Daily FX Market Roundup 10.04.2021

By Kathy Lien, Managing Editor

Investors kicked off this busy trading week with concerns about how central bank policy will shift in a broader recovery. The Dow Jones Industrial Average fell more than 300 points and while these declines are often driven by signs of economic weakness, potential policy changes in response to recoveries can also dampen market sentiment.  The rise in Treasury yields and rally in Japanese yen crosses today tell us that risk aversion was not the predominant theme.  The Reserve Bank of Australia and the Reserve Bank of New Zealand have monetary policy announcements this week and we are looking for optimism from both central banks.

The RBA is up first with a monetary policy announcement this evening.  Coming off what will most likely be a third quarter contraction, they are not expected to make any dramatic changes.  However when they last met, they decided to proceed with tapering asset purchases. Since then we’ve seen upside surprises in PMIs, retail sales and building permits.  Slowly but surely with vaccination rates on the rise and COVID-19 “Freedom day” in sight, further economic momentum is expected.  For all of these reasons we believe the RBA will be more optimistic which could be all the Australian dollar needs to extend its gains.

The RBNZ on the other hand is ready to raise interest rates. Come Wednesday local time, they will be one of the first major central banks to hike rates since the start of the pandemic.  Back in August, RBNZ assistant governor Hawkesby said it was hard to raise interest rates on the day the country was locked down but they considered hiking by 50bp.  With most restrictions eased, the central bank could move forward with tightening but a smaller 25bp point is expected.  As the only major central bank raising rates, NZD should outperform even if a smaller move is anticipated.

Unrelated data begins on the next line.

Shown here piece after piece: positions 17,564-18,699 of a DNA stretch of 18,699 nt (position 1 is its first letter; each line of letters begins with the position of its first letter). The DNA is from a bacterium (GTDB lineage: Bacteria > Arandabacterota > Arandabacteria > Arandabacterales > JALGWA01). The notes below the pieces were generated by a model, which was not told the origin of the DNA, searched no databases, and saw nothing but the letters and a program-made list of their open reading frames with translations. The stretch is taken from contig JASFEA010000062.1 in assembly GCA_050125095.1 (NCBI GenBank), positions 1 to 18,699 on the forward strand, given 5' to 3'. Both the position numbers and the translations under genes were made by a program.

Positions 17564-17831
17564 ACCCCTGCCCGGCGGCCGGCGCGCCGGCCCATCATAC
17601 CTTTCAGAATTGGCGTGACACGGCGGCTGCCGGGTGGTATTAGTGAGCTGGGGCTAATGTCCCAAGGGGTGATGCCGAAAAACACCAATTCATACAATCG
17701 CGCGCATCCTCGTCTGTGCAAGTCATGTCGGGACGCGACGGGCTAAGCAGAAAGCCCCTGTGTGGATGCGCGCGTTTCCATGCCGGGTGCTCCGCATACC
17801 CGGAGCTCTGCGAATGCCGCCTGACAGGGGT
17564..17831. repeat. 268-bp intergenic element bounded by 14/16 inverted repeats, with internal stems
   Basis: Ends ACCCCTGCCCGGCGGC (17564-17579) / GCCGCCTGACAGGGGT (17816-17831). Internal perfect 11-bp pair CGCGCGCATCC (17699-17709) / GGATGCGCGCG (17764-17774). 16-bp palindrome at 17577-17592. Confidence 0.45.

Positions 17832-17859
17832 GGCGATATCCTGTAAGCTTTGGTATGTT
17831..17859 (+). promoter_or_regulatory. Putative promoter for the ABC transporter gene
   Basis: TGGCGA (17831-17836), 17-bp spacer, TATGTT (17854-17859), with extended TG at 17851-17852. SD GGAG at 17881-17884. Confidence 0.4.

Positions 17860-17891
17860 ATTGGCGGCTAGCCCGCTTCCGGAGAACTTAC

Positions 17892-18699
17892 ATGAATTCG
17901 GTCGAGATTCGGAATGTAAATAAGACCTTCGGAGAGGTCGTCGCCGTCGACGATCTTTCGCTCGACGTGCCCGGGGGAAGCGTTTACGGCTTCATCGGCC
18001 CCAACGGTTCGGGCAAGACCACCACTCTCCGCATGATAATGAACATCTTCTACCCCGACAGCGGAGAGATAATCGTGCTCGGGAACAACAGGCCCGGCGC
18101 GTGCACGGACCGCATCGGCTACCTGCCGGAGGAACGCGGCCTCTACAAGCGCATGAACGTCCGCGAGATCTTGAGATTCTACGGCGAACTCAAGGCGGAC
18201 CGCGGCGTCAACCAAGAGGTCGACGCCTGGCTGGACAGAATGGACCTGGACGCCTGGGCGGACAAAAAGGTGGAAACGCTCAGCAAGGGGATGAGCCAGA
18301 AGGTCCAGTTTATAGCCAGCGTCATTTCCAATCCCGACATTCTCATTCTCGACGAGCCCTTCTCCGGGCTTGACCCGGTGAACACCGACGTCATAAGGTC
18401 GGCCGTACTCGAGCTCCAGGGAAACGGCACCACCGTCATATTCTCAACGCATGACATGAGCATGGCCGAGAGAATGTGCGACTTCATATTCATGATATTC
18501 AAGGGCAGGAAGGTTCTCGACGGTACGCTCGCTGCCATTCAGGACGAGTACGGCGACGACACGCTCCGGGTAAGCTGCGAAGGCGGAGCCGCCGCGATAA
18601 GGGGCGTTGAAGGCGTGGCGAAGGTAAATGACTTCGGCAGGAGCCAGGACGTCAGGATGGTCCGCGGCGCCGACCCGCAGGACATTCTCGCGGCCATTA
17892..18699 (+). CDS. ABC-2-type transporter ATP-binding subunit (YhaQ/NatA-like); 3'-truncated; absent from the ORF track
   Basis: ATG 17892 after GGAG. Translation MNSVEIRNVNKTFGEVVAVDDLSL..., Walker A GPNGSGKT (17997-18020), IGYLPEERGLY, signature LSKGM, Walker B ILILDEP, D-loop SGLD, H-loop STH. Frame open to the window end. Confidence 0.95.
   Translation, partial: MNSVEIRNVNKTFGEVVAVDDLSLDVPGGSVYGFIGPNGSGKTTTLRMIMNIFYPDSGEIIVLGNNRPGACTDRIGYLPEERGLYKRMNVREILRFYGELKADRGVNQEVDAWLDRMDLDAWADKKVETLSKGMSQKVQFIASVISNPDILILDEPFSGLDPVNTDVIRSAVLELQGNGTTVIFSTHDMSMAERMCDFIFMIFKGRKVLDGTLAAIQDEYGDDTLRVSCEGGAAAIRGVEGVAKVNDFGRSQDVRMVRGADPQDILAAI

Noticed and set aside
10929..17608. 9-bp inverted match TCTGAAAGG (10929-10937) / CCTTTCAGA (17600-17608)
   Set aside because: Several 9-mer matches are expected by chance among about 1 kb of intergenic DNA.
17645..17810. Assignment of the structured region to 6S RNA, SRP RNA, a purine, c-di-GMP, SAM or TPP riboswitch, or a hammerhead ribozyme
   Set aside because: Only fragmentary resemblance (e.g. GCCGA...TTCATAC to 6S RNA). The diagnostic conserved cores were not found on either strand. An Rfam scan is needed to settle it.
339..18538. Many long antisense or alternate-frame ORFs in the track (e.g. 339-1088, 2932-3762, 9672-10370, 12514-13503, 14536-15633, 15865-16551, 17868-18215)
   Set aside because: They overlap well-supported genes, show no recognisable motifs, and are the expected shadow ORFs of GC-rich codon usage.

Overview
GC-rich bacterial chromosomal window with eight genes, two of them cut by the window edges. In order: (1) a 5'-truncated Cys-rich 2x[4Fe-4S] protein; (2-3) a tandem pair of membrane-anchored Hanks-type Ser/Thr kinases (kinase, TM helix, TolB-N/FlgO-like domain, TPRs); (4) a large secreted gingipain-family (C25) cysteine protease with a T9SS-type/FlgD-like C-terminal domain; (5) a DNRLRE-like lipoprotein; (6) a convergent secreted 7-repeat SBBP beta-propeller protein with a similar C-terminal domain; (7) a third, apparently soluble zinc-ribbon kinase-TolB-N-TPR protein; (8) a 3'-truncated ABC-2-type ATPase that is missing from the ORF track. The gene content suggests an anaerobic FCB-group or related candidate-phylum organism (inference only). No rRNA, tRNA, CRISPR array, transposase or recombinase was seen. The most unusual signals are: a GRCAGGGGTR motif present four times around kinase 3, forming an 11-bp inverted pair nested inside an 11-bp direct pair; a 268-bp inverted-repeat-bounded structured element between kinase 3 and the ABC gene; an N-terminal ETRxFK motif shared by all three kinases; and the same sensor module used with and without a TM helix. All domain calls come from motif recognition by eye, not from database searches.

Friday’s U.S. and Canadian employment reports will also reinforce the taper plans of both central banks. Federal Reserve Chairman Powell made it clear that they are ready to reduce asset purchases and this month’s jobs report won’t stand in their way. Job growth is expected to accelerate with the unemployment rate most likely falling to 5%. Job growth in Canada is expected to slow slightly but like the U.S., the unemployment rate should fall, keeping the Bank of Canada’s taper plans on track.  The Canadian dollar was one of the day’s best performing currency, thanks in large part to oil which jumped more than 2.5% to fresh 3 year highs.

The U.S. dollar traded lower against all of the major currencies despite weaker share prices and higher yields.  This counterintuitive price action reinforces our view that risk aversion was not the primary driver of market flows on Monday.